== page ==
Article
Recent evidence indicates that diverse neurodegenerative diseases might have a common cause and pathological mechanism — the misfolding, aggregation and accumulation of proteins in the brain, resulting in neuronal apoptosis. Studies from different disciplines strongly support this hypothesis and indicate that a common therapy for these devastating disorders might be possible. The aim of this article is to review the literature on the molecular mechanism of protein misfolding and aggregation, its role in neurodegeneration and the potential targets for therapeutic intervention in neurodegenerative diseases. Many questions still need to be answered and future research in this field will result in exciting new discoveries that might impact other areas of biology.
Article
Amyloid--a fibrillar, cross beta-sheet quaternary structure--was first discovered in the context of human disease and tissue damage, and was thought to always be detrimental to the host. Recent studies have identified amyloid fibers in bacteria, fungi, insects, invertebrates and humans that are functional. For example, human Pmel17 has important roles in the biosynthesis of the pigment melanin, and the factor XII protein of the hemostatic system is activated by amyloid. Functional amyloidogenesis in these systems requires tight regulation to avoid toxicity. A greater understanding of the diverse physiological applications of this fold has the potential to provide a fresh perspective for the treatment of amyloid diseases.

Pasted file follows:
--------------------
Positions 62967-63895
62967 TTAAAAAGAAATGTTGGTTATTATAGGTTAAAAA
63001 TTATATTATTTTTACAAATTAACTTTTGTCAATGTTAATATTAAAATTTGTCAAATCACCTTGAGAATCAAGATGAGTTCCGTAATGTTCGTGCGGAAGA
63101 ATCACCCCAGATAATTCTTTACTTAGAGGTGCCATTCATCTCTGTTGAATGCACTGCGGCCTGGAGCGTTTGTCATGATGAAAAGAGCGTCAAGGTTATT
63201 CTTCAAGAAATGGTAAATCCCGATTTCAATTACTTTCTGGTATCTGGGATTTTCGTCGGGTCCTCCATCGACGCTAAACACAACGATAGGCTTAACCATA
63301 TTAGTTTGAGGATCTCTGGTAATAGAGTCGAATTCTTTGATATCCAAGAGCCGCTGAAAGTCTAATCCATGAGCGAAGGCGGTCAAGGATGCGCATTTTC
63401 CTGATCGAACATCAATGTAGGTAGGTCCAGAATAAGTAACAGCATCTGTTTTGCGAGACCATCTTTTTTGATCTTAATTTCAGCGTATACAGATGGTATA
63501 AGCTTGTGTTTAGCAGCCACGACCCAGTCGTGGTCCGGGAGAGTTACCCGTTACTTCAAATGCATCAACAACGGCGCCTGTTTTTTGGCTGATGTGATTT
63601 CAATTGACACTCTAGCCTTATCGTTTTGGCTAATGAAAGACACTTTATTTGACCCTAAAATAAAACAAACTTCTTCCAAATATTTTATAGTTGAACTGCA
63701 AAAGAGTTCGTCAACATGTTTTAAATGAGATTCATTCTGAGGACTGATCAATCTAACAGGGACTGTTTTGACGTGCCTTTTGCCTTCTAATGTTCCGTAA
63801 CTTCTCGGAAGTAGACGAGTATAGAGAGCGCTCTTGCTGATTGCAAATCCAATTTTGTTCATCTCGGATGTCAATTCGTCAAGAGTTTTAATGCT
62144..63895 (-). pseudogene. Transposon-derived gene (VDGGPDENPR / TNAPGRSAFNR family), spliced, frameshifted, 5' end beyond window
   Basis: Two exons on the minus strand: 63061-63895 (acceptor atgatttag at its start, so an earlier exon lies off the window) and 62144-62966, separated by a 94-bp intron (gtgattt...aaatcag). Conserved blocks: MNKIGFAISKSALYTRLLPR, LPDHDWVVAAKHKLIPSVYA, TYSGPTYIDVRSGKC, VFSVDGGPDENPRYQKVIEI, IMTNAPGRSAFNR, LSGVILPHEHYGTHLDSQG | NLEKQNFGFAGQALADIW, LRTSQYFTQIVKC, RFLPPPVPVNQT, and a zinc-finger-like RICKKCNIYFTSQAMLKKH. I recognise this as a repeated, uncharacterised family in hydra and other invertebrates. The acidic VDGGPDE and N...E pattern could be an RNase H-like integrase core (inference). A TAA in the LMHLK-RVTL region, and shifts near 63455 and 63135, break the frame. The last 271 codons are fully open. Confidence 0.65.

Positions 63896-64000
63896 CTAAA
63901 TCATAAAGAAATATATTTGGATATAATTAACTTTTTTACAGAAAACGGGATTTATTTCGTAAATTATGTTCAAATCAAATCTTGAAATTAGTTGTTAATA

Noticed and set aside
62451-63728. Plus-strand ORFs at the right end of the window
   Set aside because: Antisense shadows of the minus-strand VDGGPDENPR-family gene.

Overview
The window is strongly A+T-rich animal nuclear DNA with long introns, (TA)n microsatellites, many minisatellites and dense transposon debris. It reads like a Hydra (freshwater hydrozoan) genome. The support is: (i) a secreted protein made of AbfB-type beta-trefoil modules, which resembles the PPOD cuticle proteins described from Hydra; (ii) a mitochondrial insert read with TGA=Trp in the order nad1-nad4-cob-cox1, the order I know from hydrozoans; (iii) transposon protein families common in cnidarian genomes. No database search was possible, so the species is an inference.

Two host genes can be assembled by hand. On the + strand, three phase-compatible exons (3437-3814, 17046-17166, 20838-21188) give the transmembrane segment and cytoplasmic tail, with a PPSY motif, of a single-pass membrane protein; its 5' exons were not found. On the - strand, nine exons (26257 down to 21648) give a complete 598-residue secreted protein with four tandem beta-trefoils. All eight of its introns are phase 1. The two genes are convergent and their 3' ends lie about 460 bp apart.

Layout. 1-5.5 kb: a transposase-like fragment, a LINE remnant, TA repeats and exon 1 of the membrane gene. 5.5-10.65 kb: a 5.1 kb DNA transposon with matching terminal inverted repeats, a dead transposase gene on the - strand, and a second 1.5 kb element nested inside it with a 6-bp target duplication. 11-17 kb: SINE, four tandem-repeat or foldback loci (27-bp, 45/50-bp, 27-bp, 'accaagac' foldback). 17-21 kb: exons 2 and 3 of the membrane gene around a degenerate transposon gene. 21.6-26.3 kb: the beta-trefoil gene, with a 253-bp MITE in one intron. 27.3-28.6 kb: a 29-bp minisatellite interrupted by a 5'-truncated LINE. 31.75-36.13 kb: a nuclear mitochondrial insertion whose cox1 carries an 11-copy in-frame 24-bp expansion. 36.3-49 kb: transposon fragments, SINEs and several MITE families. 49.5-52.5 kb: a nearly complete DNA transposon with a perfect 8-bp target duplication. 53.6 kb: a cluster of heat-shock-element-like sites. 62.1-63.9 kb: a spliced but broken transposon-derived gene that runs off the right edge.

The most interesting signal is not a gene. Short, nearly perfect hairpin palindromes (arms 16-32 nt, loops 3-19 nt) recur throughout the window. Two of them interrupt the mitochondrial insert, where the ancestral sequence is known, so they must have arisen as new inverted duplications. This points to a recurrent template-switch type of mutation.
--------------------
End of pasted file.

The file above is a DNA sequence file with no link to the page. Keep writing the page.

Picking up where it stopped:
The ACE2 Expression in Sertoli cells and Germ cells may cause male reproductive disorder after SARS-CoV-2 Infection
  • Q Shen
  • X Xiao
  • A Aierken
  • M Liao
  • J Hua
Shen, Q., Xiao, X., Aierken, A., Liao, M. and Hua, J., 2020. The ACE2 Expression in Sertoli cells and Germ cells may cause male reproductive disorder after SARS-CoV-2 Infection.
  • G Tetz
  • M Pinho
  • S Pritzkow
  • N Mendez
  • C Soto
  • V Tetz
Tetz, G., Pinho, M., Pritzkow, S., Mendez, N., Soto, C. and Tetz, V., 2020. Bacterial DNA promotes Tau aggregation. Scientific Reports, 10(1), pp.1-11.